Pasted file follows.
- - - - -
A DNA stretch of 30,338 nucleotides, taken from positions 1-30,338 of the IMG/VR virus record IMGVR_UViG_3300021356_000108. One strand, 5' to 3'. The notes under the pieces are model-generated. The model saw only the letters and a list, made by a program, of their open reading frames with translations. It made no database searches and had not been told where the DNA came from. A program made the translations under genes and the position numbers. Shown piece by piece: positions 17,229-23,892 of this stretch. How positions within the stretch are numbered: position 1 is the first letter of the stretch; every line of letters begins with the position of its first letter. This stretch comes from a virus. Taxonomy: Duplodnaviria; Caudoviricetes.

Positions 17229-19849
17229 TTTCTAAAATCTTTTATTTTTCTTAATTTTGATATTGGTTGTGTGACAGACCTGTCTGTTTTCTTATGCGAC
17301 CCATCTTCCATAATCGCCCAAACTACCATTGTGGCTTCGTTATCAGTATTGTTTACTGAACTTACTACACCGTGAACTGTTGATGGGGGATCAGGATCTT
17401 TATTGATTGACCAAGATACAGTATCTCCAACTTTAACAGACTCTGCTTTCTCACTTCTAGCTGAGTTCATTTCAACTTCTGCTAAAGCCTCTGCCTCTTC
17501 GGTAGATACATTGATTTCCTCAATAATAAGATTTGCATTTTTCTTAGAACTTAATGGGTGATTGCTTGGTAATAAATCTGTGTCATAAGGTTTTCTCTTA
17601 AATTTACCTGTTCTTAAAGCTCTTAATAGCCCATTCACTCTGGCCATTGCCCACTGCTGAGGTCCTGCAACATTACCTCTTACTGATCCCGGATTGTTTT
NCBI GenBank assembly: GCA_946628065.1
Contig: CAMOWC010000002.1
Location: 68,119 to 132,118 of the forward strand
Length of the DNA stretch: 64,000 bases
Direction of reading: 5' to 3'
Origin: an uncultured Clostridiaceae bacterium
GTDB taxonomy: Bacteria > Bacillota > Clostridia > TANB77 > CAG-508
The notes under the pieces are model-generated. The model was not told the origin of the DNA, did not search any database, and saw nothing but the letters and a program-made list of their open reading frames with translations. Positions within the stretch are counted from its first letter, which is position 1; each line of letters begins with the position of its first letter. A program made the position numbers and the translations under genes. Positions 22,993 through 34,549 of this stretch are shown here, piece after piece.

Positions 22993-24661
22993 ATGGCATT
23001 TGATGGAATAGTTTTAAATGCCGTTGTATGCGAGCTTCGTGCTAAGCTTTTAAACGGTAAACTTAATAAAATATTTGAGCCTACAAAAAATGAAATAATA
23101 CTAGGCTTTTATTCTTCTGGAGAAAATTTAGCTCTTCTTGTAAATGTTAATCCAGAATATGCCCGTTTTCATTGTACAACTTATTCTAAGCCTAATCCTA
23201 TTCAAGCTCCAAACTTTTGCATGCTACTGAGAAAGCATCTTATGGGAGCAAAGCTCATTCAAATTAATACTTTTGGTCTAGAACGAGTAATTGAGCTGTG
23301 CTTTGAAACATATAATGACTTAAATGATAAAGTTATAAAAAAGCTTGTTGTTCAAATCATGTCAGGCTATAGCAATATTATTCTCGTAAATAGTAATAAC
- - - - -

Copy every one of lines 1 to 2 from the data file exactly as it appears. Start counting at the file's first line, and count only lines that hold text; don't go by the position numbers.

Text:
A DNA stretch of 30,338 nucleotides, taken from positions 1-30,338 of the IMG/VR virus record IMGVR_UViG_3300021356_000108. One strand, 5' to 3'. The notes under the pieces are model-generated. The model saw only the letters and a list, made by a program, of their open reading frames with translations. It made no database searches and had not been told where the DNA came from. A program made the translations under genes and the position numbers. Shown piece by piece: positions 17,229-23,892 of this stretch. How positions within the stretch are numbered: position 1 is the first letter of the stretch; every line of letters begins with the position of its first letter. This stretch comes from a virus. Taxonomy: Duplodnaviria; Caudoviricetes.

Positions 17229-19849